Speeches

Below is a listing of speeches I have given, listed by date. Speeches are also available by topic on the Key Priorities page.

Washington, D.C.—Senator Orrin Hatch, R-Utah, member and former chairman of the Senate Judiciary Committee, spoke out today on the importance of including a default mens rea requirement in criminal justice reform efforts, as a means to combat overcriminalization by ensuring that individuals are not charged as criminals for conduct they did not know was wrong.

Hatch said that he was “puzzled and disappointed” that the Senate Judiciary Committee’s current criminal justice reform bill does not contain any provisions to shore up mens rea protections. “The need for robust mens rea protections—and the inadequacy of such protections in much of our modern criminal code—has been a central part of the overcriminalization discussion from the beginning,” Hatch said. “Over in the House, members from both sides of the aisle have said that the lack of meaningful criminal intent requirements in federal law is a major problem that Congress must address.”

In recent weeks, Senator Hatch’s efforts to reform the criminal justice system have been lauded by conservatives, and proposals to shore up criminal intent requirements have received support from both sides of the aisle in the House, along with a growing bipartisan coalition that includes the Heritage Foundation, the National Association of Criminal Defense Lawyers, the ABA, and other groups.

Senator Hatch’s full remarks, as prepared for delivery, are below:

I’m glad to be with you today and I thank our witnesses for coming. 

I’m both puzzled and disappointed that the bill we’re discussing today does not include any provisions to shore up mens rea requirements.  The need for robust mens rea protections—and the inadequacy of such protections in much of our modern criminal code—has been a central part of the overcriminalization discussion from the beginning.  Over in the House, members from both sides of the aisle have said that the lack of meaningful criminal intent requirements in federal law is a major problem that Congress must address.

Advocacy groups across the ideological spectrum have agreed.  The Heritage Foundation and the National Association of Criminal Defense Lawyers, for example, published a study finding that over half of all nonviolent crimes proposed during the 109th Congress contained inadequate mens rea requirements, and over a quarter contained no mens rea requirement at all.  Along similar lines, a coalition of left-leaning groups including the National Association of Criminal Defense Lawyers, the ACLU, the ABA, and Families Against Mandatory Minimums authored a chapter decrying the absence of meaningful intent requirements in many criminal laws and calling on Congress to pass a statute to “direct federal courts to read a protective, default mens rea requirement into any criminal offense that lacks one.”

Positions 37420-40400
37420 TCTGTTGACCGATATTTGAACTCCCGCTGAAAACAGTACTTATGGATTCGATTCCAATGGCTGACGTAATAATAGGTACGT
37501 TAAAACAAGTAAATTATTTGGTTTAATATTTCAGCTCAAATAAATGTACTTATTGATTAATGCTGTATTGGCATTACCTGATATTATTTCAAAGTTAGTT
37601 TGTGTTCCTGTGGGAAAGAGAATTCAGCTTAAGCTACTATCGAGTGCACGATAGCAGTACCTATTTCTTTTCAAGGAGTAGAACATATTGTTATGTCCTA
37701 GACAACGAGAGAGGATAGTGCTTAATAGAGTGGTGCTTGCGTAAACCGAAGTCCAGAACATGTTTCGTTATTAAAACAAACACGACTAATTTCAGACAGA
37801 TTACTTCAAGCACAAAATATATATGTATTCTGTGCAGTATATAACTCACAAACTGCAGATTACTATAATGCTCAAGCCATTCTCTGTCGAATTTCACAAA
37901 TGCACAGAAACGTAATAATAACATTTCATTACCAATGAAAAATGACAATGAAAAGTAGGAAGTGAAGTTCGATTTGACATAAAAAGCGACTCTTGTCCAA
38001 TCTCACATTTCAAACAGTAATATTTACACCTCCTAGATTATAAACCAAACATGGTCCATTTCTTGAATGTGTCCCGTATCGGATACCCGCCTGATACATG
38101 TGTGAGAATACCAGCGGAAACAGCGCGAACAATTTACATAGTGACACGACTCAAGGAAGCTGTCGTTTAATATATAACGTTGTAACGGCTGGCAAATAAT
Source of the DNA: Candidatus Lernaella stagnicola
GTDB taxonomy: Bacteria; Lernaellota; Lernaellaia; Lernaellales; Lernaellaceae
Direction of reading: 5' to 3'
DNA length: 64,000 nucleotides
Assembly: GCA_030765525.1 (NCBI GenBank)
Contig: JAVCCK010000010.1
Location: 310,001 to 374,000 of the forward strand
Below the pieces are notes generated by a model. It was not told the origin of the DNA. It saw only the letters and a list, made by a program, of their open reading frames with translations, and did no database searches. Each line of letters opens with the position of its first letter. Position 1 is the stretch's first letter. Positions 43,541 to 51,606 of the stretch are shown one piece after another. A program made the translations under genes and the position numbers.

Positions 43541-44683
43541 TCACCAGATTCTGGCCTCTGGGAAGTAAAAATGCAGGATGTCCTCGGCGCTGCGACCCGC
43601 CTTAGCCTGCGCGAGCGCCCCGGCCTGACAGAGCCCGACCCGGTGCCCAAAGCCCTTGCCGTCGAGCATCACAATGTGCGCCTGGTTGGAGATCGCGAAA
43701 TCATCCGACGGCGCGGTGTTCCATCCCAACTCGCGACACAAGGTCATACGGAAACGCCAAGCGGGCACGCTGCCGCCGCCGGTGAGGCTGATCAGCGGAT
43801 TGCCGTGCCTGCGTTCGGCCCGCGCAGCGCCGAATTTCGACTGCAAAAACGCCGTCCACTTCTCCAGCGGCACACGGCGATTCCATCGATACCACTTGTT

From where I sit, I do not see how we can adequately address the problem of overcriminalization without getting at the root causes of the problem.  And one of those root causes is that we have let wither the fundamental principle that in order for an action to be criminal, a person must have acted with criminal intent.  When criminal laws lack meaningful mens rea requirements, honest, hard-working Americans can face criminal penalties for accidental conduct or for conduct that a reasonable person would not know was wrong. 

For this reason, I believe that any package of criminal justice reforms that passes this body must include provisions to strengthen mens rea protections.  In particular, I believe that such a package should include language setting a default mens rea requirement for all criminal statutes that lack such a requirement.  This is an idea that General Mukasey and many others have strongly endorsed.

Now, there are three points to emphasize about default mens rea.

First, such a provision would not override existing standards set forth in statutes.  All it would do is set a default for when Congress has failed to specify the criminal intent required for conviction.

Second, a default mens rea provision would in no way limit the authority of Congress or agencies to create new criminal offenses.  All it would do is require them to be more thoughtful about selecting criminal intent standards.

Third, a default mens rea provision would have no impact on statutes or regulations that prescribe civil penalties.  It would apply only to criminal prosecutions, where the question is whether to take away someone’s freedom or impose other criminal penalties.

I hope that we can find a way to make default mens rea part of a meaningful package of criminal justice reforms.  Indeed, I don’t think it will surprise anyone to hear me say that I believe default mens rea is at least as important as many of the provisions that were included in this bill at the request of Senators who are not even members of this committee.